TORONTO — It may be harder for Ontario’s health system to quickly respond to a surge in critically ill COVID-19 patients as non-virus care ramps up and workers contend with burnout, according to a new report that recommends sustained public health measures to preserve hospital capacity.
The report on critical care capacity from the Ontario COVID-19 Science Advisory Table was published Tuesday as the province logged 153 patients in intensive care units.
Researchers found that co-ordination across the health system during the first three waves of the pandemic — which involved nearly 1,000 patient transfers, redeploying staff and ramping down non-urgent surgeries — helped avoid the worst case scenario of critical care triage.
But the province is now prioritizing non-COVID procedures that have been delayed and staff who haven’t left the workforce are burnt out and dealing with higher workloads, said Dr. Kali Barrett, a critical care physician who was the lead researcher on the study.
That means the health system can still respond, but without some of the same flexibility available in previous waves, she said.
“We made it through the previous waves and we were there for the needs of the Ontario public, and our priority and our goal will be to do the same … but it would be harder in a successive time,” Barrett said.
Among other factors, the report also highlighted “a near complete absence” of influenza transmission during the last flu season, likely due to COVID-related public health measures, which helped free up intensive care space. Recent projections indicate that won’t be the case this year, the report said, so the flu may sicken more people this coming winter.
The report also examined peak periods of intensive care occupancy during the pandemic. The first wave saw a lower-than-average number of patients in intensive care, and the second and third waves saw numbers “well above” historical averages for intensive care occupancy. At the peak of the third wave, the number of patients on ventilators in Ontario was at 180 per cent of the pre-pandemic historic average.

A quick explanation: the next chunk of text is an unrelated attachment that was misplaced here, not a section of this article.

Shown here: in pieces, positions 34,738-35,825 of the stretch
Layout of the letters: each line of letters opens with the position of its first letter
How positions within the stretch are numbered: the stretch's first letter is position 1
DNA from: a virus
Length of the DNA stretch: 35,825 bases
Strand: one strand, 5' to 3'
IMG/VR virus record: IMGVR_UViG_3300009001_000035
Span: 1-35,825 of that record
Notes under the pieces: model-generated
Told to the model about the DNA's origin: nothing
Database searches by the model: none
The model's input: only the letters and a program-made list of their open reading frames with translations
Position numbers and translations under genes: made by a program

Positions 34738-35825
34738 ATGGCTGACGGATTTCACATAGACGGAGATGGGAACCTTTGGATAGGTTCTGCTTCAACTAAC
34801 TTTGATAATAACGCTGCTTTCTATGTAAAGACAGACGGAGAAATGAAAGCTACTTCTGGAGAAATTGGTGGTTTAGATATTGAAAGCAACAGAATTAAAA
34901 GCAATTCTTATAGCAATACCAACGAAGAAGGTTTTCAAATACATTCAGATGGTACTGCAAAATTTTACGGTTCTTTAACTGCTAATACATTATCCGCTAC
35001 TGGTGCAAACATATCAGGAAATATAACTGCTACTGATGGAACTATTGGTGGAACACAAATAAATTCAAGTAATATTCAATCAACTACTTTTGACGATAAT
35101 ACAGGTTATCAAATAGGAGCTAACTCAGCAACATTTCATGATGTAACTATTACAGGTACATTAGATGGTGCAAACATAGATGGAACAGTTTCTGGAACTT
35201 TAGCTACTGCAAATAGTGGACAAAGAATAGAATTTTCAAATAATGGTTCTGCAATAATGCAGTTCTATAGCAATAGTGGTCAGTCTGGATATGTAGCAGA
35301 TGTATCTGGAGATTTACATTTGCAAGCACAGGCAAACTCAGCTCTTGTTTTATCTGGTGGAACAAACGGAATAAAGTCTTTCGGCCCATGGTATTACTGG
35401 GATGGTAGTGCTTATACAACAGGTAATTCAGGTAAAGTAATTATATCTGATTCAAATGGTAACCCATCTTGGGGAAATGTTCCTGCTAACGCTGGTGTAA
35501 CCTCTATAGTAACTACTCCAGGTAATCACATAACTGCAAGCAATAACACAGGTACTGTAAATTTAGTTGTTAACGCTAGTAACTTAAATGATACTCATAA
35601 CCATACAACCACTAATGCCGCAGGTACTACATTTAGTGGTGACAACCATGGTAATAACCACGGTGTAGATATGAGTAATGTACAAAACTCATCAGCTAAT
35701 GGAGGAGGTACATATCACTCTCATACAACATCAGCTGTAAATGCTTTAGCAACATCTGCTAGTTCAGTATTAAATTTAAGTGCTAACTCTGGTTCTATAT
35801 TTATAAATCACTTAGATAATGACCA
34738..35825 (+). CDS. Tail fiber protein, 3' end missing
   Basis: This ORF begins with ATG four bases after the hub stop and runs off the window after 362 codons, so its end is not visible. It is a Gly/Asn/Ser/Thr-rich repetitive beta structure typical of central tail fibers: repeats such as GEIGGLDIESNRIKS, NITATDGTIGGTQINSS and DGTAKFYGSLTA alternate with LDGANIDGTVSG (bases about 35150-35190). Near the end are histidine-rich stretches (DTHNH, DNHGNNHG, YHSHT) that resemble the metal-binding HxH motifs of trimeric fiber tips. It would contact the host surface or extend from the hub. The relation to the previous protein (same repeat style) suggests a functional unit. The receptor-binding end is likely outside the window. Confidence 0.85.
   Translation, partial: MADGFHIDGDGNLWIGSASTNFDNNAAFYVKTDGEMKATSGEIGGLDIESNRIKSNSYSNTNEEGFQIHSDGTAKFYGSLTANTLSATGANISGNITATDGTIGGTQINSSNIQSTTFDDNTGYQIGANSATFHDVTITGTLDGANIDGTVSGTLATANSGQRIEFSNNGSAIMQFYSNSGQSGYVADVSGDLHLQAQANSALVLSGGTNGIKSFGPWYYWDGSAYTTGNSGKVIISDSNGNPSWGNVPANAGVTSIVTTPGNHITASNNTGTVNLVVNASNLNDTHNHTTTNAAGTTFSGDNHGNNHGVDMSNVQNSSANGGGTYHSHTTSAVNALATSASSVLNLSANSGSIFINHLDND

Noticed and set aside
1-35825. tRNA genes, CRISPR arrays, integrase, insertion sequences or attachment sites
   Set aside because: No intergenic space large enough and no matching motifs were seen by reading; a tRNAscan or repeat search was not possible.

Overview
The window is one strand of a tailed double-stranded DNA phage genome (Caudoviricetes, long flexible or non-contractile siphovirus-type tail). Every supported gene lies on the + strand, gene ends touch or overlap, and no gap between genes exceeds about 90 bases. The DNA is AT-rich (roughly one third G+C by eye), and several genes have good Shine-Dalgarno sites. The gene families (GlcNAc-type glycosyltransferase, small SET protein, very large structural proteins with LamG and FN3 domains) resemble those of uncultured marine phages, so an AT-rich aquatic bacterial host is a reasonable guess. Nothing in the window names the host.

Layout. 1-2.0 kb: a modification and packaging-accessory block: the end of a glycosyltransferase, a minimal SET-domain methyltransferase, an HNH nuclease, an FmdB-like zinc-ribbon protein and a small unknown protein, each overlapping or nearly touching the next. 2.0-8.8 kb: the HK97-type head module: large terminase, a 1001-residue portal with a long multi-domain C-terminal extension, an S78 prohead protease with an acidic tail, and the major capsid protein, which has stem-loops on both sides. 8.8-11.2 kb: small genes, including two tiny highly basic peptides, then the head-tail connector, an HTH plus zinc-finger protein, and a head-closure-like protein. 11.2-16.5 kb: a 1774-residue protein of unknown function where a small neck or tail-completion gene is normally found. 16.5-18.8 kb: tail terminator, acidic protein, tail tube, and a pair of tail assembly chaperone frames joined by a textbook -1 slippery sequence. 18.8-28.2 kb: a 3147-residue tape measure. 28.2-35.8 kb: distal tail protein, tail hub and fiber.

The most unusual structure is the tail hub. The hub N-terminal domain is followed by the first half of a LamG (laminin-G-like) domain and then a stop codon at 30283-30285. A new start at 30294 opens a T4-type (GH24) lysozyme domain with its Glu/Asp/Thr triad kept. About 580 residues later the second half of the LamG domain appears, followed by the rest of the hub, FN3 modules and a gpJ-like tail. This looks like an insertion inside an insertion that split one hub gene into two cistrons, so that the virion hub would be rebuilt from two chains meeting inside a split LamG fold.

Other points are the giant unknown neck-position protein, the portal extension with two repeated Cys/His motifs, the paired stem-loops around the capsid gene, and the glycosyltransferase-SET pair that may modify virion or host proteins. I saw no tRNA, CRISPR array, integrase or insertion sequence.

The fourth wave, as of Oct. 31, has seen a “stable” number of admissions and a “less pronounced peak,” the report said, though it noted that patients in hospital are more acutely ill and more require mechanical ventilation than in non-pandemic years.
Barrett said patients on ventilators are the “sickest in ICUs,” requiring more staff to care for them.
Public health measures are necessary to keep COVID-19 and influenza cases low, the report said, and it called for longer-term measures to tackle staffing challenges, though it noted that current data on the scope of the problem is lacking.
Barrett said people should continue to get vaccinated, minimize virus exposure risk and avoid prolonged indoor contact with crowds. Lifting restrictions also isn’t advised.
“This would not be the time to pursue sort of any relaxation of public health measures,” she said. “Given also the uncertainty that we have right now with the new variant, I think there’s just so much unknown, that we just need to continue to play it very safe.”
Modelling from science table has indicated that the number of patients in intensive care may rise to 200 by the new year. The province’s top doctor has also said he expects COVID-19 cases to continue rising through the winter.
But Dr. Kieran Moore and government ministers have said the province will wait learn more about the new Omicron variant of concern — of which four cases have been reported in Ontario — before pausing plans to start lifting more public health restrictions as early as January.
The CEO of the Ontario Hospital Association said Tuesday that the report speaks to the “sacrifices and tough decisions” that have been made in hospitals over the last two years to fight COVID-19.
Things have stabilized since there were more than 900 critically ill COVID-19 patients in Ontario hospitals this spring, but Anthony Dale said the health system can’t be taken for granted.
“This is so far from normal, even now. I think people are getting used to it, and they should not get used to this at all,” Dale said in an interview. “Our whole hospital sector is very, very fragile at the moment.”
With about 14 per cent of the Ontario population over age 12 not fully vaccinated, Dale said increased pressure on critical care services is “inevitable.” He urged people who haven’t yet been vaccinated to get their shots.
“The future hasn’t happened yet and we have within our hands the power to greatly mitigate against the risk of Delta and Omicron … and that’s the most powerful weapon in our arsenal,” he said.View link »